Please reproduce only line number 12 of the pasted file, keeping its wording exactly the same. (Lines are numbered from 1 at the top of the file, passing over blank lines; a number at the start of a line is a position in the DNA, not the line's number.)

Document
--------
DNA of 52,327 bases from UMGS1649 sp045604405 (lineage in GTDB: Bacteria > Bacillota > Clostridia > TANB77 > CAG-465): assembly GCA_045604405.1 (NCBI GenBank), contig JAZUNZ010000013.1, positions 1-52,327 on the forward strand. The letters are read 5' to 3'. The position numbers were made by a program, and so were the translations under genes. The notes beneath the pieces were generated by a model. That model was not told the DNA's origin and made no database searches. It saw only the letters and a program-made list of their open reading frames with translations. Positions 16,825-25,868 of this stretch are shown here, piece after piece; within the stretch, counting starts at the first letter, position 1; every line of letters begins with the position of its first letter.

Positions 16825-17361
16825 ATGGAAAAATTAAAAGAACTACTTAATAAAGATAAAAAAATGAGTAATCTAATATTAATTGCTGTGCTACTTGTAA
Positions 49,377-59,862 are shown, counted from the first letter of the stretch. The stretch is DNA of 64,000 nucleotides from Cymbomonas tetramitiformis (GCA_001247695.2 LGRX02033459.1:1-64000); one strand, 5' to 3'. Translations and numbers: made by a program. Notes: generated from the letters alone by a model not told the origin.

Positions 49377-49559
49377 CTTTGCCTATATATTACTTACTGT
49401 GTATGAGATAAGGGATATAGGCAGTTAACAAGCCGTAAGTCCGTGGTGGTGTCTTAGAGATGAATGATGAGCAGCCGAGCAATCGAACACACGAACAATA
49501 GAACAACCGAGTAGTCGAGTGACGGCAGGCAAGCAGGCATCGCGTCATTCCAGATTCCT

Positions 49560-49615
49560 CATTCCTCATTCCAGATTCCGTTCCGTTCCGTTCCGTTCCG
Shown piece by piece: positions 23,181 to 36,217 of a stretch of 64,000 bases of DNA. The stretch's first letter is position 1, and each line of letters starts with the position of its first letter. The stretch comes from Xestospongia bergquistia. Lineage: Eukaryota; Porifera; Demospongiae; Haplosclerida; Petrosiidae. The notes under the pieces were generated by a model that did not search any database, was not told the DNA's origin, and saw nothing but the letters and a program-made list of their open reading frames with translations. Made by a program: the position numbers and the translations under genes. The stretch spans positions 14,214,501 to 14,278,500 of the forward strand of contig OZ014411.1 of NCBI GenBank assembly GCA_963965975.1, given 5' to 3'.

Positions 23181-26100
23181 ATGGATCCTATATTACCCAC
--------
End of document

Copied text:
Positions 23181-26100